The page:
Third, personally I'm curious how you analyzed that only such a large heap
memory is feasible for JVM apps, like ES. Have you run other apps with such
a setting succesfully? I must admit I doubt it. For example, managing
caches in such a large heap is a nightmare, and I predict it will slow down
your ES significantly. Also, GC will get slow, compared to less aggressive
heap setting, like 8GB or 16GB.

Jörg

On Mon, Jul 29, 2013 at 7:36 AM, Mark Walkom markw@campaignmonitor.comwrote:

We're running Dell R720xds with 512G RAM, ES 0.90.0, Java 1.7.0_25 and
Ubuntu 12.04 and we're wanting to allocate ES 256G of RAM (ie 50% of
physical).

However during startup we were noticing that ES would continually core
dump. We ended up having to set;

ES_MIN_MEM=64g
ES_MAX_MEM=256g

Where before we were using;

ES_HEAP_SIZE=256g

Just to get ES to start and connect to the existing cluster.

This does appear to be a java bug occurring when trying to allocate the
complete xms. Our main concern is if there be any issues if we continue to
set "bootstrap.mlockall: true", as this setup doesn't align with the
official documentation?

Regards,
Mark Walkom

Infrastructure Engineer
Campaign Monitor
email: markw@campaignmonitor.com
web: www.campaignmonitor.com

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ulimit -l value of 512000 kb (=512M) is by far not enough for using
mlockall option. Set it to unlimited.

The filesystem does not matter at all for contiguous RAM. The fragmentation
of the RAM is managed by the kernel. The easiest method to regain
contiguous RAM is reboot - but I assume you use only ES on the machine so
there should be no problem.

Jörg

On Mon, Jul 29, 2013 at 10:46 AM, Mark Walkom markw@campaignmonitor.comwrote:

ulimit is pretty high, 512000. The total filesystem is 10TB and most of
that is empty, so a contiguous 256GB shouldn't be a problem.

We have 4G of swap as we were of the impression that given the large
amount of RAM it wouldn't need a lot of swap, just enough to allow the
system to operate and occasionally use. This was based on readings such as
https://access.redhat.com/site/documentation/en-US/Red_Hat_Enterprise_Linux/6/html/Installation_Guide/s2-diskpartrecommend-x86.html
.
However based on your comments I am guessing that setting the xms to 256G
with such a small swap is probably why it wouldn't initially start.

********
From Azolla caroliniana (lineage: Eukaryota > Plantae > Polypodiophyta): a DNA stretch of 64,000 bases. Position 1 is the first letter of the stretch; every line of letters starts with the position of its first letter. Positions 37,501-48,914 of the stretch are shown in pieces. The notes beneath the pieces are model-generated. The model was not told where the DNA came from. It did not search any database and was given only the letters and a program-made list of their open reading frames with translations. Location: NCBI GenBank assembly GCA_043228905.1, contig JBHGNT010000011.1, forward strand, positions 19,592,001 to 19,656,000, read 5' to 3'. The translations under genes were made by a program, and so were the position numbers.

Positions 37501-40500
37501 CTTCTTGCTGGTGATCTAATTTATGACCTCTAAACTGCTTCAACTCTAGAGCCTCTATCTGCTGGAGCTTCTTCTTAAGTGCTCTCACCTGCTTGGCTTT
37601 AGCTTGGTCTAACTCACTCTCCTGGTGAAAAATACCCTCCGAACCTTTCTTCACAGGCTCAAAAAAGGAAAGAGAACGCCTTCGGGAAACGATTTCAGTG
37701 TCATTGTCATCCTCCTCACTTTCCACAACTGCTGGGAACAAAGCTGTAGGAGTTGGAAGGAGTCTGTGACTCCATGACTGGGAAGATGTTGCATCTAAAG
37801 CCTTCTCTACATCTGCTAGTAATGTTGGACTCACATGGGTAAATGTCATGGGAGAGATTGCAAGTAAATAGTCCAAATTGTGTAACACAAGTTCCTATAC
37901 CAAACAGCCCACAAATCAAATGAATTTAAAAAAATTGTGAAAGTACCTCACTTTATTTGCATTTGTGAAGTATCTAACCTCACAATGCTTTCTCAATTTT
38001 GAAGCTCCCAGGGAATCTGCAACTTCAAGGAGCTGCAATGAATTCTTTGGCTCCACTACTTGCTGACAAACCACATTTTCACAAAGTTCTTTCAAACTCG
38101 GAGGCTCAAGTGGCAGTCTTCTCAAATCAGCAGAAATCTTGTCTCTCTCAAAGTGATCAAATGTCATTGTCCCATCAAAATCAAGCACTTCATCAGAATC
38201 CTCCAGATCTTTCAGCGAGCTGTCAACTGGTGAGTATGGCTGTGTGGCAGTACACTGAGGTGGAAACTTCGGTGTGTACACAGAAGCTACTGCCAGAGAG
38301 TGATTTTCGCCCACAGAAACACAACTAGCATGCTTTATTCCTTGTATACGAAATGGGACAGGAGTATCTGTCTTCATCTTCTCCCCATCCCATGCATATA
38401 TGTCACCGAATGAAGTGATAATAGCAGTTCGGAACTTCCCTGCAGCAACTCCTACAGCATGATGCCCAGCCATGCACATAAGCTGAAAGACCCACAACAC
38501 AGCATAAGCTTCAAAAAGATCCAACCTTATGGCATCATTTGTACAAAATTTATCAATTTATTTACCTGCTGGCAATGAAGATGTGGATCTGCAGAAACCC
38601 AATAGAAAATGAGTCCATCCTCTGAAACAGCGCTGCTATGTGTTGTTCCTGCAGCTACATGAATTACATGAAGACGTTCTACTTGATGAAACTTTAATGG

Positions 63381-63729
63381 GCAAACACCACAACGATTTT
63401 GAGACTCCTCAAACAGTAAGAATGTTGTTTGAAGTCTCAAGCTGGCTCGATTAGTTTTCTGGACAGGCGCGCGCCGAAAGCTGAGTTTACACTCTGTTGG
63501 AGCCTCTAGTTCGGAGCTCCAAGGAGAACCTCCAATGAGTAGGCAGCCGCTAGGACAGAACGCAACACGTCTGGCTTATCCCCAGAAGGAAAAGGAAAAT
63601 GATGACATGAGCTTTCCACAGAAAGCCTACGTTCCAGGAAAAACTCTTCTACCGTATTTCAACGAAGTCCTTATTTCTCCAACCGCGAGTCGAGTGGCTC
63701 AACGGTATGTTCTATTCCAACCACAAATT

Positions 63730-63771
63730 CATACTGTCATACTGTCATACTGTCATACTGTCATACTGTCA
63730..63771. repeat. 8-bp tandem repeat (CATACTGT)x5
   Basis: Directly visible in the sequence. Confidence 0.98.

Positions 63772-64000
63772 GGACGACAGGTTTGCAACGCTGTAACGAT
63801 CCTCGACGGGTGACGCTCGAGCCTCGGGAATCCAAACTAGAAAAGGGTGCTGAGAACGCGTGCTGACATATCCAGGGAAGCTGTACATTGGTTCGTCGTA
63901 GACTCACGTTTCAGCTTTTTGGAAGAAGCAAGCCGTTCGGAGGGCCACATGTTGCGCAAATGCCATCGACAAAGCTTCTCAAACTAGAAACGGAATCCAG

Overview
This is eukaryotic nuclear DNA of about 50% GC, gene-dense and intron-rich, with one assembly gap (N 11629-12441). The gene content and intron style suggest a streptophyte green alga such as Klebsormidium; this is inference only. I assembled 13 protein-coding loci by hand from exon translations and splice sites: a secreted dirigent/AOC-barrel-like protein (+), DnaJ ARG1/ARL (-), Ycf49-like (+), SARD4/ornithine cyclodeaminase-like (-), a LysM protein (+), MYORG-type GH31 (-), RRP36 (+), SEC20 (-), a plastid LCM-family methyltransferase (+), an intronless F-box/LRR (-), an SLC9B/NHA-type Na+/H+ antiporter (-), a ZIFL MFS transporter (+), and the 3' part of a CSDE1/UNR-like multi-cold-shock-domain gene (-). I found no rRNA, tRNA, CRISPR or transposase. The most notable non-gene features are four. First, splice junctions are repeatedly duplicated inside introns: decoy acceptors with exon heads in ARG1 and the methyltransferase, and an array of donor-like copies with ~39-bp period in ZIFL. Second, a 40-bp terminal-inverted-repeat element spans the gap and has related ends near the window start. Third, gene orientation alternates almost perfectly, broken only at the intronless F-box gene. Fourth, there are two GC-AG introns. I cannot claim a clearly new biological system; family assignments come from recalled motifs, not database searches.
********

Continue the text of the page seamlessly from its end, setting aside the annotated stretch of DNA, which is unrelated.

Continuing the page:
These are new machines and we are experimenting with heap sizes etc, we're
happy to get comments on how feasible it is to run with such a large heap
size and if there are other methods we could use to allow ES efficient
access to the RAM.

Regards,
Mark Walkom

Infrastructure Engineer
Campaign Monitor
email: markw@campaignmonitor.com
web: www.campaignmonitor.com

On 29 July 2013 17:13, joergprante@gmail.com joergprante@gmail.comwrote:

No lunch is for free.

I would be nice to get the core dump for analysis, so it is not possible
to help.

So I have only general hints, where YMMV.

First, check if your Linux gives you enough resources for mmap() with
ulimit -l (for the mlockall call by JNA).

Second, please note, that you must also reserve swap for the size of your
memory space you demand with Xms (which in the end is something like a
sequence of simple malloc()'s on fragments of contiguous space). So, check
if your system offers 256G contiguous space, and if the swap area is at
least 256G (plus some GB for non-heap memory). When you start the JVM
process with Xms, Linux must be able to move other pages out of the way to
swap, if you already had pages allocated which are swappable. If you don't,
Linux let the process crash. By default, Linux reserves 25% of total RAM
for it (and this matches your 64G setting).

Third, personally I'm curious how you analyzed that only such a large
heap memory is feasible for JVM apps, like ES. Have you run other apps with
such a setting succesfully? I must admit I doubt it. For example, managing
caches in such a large heap is a nightmare, and I predict it will slow down
your ES significantly. Also, GC will get slow, compared to less aggressive
heap setting, like 8GB or 16GB.

Jörg

On Mon, Jul 29, 2013 at 7:36 AM, Mark Walkom markw@campaignmonitor.comwrote:

We're running Dell R720xds with 512G RAM, ES 0.90.0, Java 1.7.0_25 and
Ubuntu 12.04 and we're wanting to allocate ES 256G of RAM (ie 50% of
physical).

However during startup we were noticing that ES would continually core
dump. We ended up having to set;

ES_MIN_MEM=64g
ES_MAX_MEM=256g

Where before we were using;

ES_HEAP_SIZE=256g

Just to get ES to start and connect to the existing cluster.

This does appear to be a java bug occurring when trying to allocate the
complete xms. Our main concern is if there be any issues if we continue to
set "bootstrap.mlockall: true", as this setup doesn't align with the
official documentation?

Regards,
Mark Walkom

Infrastructure Engineer
Campaign Monitor
email: markw@campaignmonitor.com
web: www.campaignmonitor.com